Mathematics Teaching in Four European Countries

Article excerpt

Paul Andrews and Judy Sayers analyse teachers' didactic strategies.

In an earlier paper (MT194) we introduced readers to the mathematics education traditions of Europe (METE) project. This was a comparative study, funded by the European Union, of the teaching of mathematics in five European countries, (Flanders, England, Finland, Hungary and Spain) to students in the upper primary (ages 10-12) and lower secondary (12-14) years. These ages were chosen as they represent a time when many students' experiences of mathematics shift from concrete and inductive to abstract and deductive.

The project team video-recorded a single sequence of lessons in each country on each of four key topics. In so doing the team believed it would overcome criticisms of larger projects, which usually videotaped single lessons, including, for example, the temptation for teachers to present 'party piece' lessons. We felt that such concerns diminish when a sequence of lessons on a specified topic is requested. More importantly, the decision allowed us to see how effective teachers, defined by local criteria of effectiveness, in each project country conceptualised and taught key topics of interest to all teachers and researchers. After an initial schoolbased meeting, during which the project aims and aspirations were outlined, each teacher was filmed for four or five successive lessons, starting with the first on a particular topic. The topics, which were representative of the breadth of school mathematics, concerned the teaching of:

* percentages (a topic of arithmetic applicability) at the upper primary level;

* polygons (a routine geometrical topic) at the upper primary level;

* polygons (an opportunity to examine curriculum continuity) at the lower secondary level;

* linear equations (an early topic of formal algebra) at the lower secondary level.

Videotaping focused on all the utterances made by the teacher. Consequently videographers were instructed not only to follow teachers whenever they were talking but also to capture as much board-work as possible. In general a tripod-mounted camera was placed near the rear of the classroom, teachers wore radio microphones and a strategically placed telescopic microphone captured as much student-talk as possible. In some cases two cameras were used, one focused on the teacher and one on the students.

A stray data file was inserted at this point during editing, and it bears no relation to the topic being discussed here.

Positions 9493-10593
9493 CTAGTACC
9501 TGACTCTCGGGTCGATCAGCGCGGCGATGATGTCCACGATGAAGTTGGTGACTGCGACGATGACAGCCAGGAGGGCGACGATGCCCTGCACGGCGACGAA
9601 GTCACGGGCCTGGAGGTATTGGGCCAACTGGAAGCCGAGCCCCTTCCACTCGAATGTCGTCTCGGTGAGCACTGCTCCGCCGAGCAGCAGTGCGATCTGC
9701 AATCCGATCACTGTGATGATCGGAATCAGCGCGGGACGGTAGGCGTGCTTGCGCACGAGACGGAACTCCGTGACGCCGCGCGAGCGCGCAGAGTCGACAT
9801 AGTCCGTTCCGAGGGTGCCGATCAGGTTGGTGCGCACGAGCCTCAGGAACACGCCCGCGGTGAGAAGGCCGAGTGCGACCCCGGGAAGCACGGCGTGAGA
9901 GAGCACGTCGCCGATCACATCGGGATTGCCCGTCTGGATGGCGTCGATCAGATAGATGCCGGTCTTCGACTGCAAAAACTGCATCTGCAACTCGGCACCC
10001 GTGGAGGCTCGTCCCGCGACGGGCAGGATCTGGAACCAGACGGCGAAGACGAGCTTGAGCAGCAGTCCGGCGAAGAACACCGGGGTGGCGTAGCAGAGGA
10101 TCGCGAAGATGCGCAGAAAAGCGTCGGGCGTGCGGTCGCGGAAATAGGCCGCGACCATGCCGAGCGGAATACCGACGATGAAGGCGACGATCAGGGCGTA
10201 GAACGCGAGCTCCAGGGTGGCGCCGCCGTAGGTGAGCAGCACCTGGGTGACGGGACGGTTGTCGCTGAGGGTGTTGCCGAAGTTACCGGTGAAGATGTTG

After filming, each videotape was compressed and transferred to CD ROM for copying and distribution, before being coded by its home team against a schedule developed during the first year of the project. Additionally, the first two lessons in each sequence were transcribed and translated into English, allowing colleagues to code other countries' lessons and determine inter-coder reliability. Sadly, the company producing the Finnish data folded mid-way through the programme and so no lesson from that country has yet been coded. Consequently, this paper draws solely on the data sets from Flanders, England, Hungary and Spain.

The schedule used for coding was developed over a period of a year during which a week of live observations was undertaken in each country. One lesson each day was observed by at least one colleague from each country. The same day, supported by a video-recording and home researcher's translations, the lesson was reviewed and discussed to facilitate the development of a descriptive framework for comparing and contrasting the episodes that comprise a mathematics lesson. This process led, after a year's negotiation, to the identification and exemplification of three categories of observable teacher intentions and behaviours which project colleagues believed allowed for a meaningful comparison of lessons. These intentions and behaviours were not construed as exhaustive, exclusive or hierarchical, but as fit for the purpose of categorising and distinguishing between different lessons or lesson forms. The first of these three categories comprised seven generic mathematical learning objectives while the second four conceptions of madiematics underpinning mathematical tasks. …